The Cote d’Azur and Monaco

The same weekend I went to the Lemon Festival, I went to Nice, Monaco, and rode the bus four times along the beautiful Cote d’Azur.

The Cote d’Azur – meaning the coast of blue – is not just any blue. Perhaps “azure” as the name implies, but it’s a blue that I think is yet to be qualified. It’s a blue I have no descriptive words for. It’s impossible to capture with a camera, it’s something you have to see for yourself. And it changes with the sunshine, the weather, though it remains that same vivid color everywhere along the French Riviera. It’s an idyllic place and it knows it: take the 1 euro bus that shuttles you anywhere between Nice and Menton and you’ll pass through little towns called “Beaulieu-sur-Mer” (beautiful/handsome place on the sea), “Villefranche-sur-Mer” (French village on the sea), “Beausoleil” (beautiful sun), and even “Cap-d’Ail” (Cape Garlic). The pastel Italianate towns look like birthday cakes, clinging to the rock while looking out at their little ports full of white sailboats. Million-dollar villas sit just outside the towns and along the coastal road. It’s a world of perfectly green lawns, aqua pools, citrus and palm trees.

And a world of money. Namely, Monaco. I couldn’t “gamble in the casino” because you have to have your passport and be 21, and I didn’t have either. So the only thing I cared about was that this was the home of wonderful gorgeous Grace Kelly. The old town is beautiful like the rest of the Riviera, the new town is made up of new apartment and office buildings. But it appears unlived in. The word that comes to mind is “sterile.” I have no idea who lives there as the only people I saw were tourists. The streets and buildings are impeccably clean, without any garbage, paper advertising, dog poop, or even spilled liquids, as is typical in every other French city (this is a really dirty country). All the cars are Maseratis, Lamborghinis, etc. And it’s quiet, very very quiet. It’s a bizarre place. It seemed as though the only place that had any activity was the Palace, where everyday at 11:55 there is a “changing of the guard.” Here it was crowded with tourists, all to watch a “spectacle” (if you can even call it that) which lasted all of 5 minutes. A bell tower plays a little melody, some guards walk out and switch places with some other guards, and then they all go back into hiding and no other Monaco-an is seen. I saw far more dogs than people. In fact, I was pleasantly surprised to stumble upon a dog agility show (perhaps this was where the whole entire town was that day?) and I spent almost two hours watching it and missing my dog/all pets.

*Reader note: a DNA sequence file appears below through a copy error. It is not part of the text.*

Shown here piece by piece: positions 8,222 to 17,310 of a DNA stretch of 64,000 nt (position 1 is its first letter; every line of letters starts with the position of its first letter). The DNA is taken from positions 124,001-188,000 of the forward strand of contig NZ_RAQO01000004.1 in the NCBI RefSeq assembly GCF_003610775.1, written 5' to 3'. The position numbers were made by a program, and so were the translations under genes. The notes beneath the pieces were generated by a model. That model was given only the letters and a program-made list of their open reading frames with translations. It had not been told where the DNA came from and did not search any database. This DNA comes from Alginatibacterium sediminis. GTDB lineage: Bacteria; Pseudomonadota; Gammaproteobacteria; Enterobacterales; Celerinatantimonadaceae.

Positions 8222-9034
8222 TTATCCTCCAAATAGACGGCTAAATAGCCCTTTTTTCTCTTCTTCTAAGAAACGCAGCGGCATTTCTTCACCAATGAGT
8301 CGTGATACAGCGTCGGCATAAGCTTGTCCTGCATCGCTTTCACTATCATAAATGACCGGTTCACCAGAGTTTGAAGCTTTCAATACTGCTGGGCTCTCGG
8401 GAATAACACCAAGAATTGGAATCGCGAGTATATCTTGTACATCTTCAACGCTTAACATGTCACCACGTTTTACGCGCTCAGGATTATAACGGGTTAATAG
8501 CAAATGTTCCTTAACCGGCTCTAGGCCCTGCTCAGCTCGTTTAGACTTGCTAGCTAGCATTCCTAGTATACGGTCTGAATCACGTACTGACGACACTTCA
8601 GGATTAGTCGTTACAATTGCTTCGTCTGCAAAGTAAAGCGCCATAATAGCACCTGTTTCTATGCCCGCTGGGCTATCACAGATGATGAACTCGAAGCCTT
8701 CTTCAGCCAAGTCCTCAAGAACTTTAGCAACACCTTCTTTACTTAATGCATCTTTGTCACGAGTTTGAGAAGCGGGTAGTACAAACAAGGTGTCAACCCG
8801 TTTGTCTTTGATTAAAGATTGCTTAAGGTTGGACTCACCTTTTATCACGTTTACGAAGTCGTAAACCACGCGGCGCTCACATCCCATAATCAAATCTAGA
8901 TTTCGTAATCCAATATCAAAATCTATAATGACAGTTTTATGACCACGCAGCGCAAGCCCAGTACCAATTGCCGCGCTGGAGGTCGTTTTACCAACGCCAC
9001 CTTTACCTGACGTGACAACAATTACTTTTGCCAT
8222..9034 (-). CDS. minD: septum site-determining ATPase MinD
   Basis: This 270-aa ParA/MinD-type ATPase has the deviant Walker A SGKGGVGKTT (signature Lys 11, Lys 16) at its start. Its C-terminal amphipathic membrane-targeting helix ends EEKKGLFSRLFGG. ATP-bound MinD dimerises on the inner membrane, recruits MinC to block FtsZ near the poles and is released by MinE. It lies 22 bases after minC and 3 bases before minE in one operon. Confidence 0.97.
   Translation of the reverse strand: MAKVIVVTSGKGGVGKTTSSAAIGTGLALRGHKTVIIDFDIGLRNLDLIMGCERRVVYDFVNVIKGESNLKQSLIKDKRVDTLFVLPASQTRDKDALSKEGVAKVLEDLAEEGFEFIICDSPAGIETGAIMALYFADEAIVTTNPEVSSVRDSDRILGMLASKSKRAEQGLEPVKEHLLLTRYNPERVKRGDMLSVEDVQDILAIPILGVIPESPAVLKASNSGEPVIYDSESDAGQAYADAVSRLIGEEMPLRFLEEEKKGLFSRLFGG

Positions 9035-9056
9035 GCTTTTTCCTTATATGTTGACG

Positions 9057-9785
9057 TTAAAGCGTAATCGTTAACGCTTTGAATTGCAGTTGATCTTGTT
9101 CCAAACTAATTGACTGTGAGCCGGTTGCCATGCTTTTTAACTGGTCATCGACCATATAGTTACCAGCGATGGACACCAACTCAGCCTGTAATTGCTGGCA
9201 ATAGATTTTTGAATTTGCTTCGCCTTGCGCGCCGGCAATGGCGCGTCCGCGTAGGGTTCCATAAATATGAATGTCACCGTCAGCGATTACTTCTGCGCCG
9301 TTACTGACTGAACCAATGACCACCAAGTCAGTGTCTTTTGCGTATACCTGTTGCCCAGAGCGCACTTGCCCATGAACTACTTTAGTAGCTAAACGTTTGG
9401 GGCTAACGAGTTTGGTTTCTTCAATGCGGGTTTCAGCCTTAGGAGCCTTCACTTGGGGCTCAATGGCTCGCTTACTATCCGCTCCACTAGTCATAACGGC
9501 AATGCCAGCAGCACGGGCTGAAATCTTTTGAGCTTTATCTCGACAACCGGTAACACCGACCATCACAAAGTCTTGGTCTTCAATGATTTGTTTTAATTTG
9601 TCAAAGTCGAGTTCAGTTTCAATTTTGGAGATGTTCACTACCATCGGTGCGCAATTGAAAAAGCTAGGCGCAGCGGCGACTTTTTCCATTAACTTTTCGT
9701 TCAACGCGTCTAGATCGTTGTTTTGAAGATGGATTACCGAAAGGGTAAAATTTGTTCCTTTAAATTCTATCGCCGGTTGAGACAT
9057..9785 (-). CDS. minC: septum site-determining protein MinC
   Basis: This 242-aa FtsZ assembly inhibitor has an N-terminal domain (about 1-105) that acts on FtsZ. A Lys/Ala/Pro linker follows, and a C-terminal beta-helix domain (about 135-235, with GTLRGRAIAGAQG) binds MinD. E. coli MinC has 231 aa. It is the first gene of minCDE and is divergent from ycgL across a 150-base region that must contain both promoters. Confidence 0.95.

Monte Carlo (unfortunately it was early morning and the sun is directly behind it)


A hotel!


Harbor plus the palace on the hill.


Monaco had the biggest boats in the highest concentration that I have seen.


In honor of the Grand Prix!


On the promenade, the left has the dog show and to the right is AN ICE SKATING RINK. In 65 degree weather. On a Mediterranean harbor.


Old town.


Palace.


Tourists queuing up to see the “spectacle.”


And here it is!


Dog show!

Also, I spent about 5% of my time in Nice. It was Carnaval, maybe I should’ve stayed longer, but I am SOOOO city-ed out and Monaco and Menton are smaller. I didn’t realize how “small-town” I was until I got here. Aix, though it’s great, is too big for me. I’m pretty sure Bellingham is the maximum size city that I can deal with. Also, there is no nature here (and by here I mean actually in town). No rivers, no bays, no mountains as I’m used to. Everything is very crowded and claustrophobic (and dirty). I know this is characteristic of Europe but I guess I didn’t really notice it last time during a whirlwind 30 days and I do now as I’m really spending some quality time here.


And oh look, there was actually a photo of me in case you want to see that I look the same as always…

One thought on “The Cote d’Azur and Monaco

  1. I’m glad you found Monaco to be nice and worth the trip. I had feared you would be dissapointed. The amazing gathering of wealth there with the boats, cars, homes… it can be intimidating. On the other hand, it is sure neat to see the what the money can buy.

    I enjoy looking at your photos and thinking about where your feet are taking you. Very, very cool.

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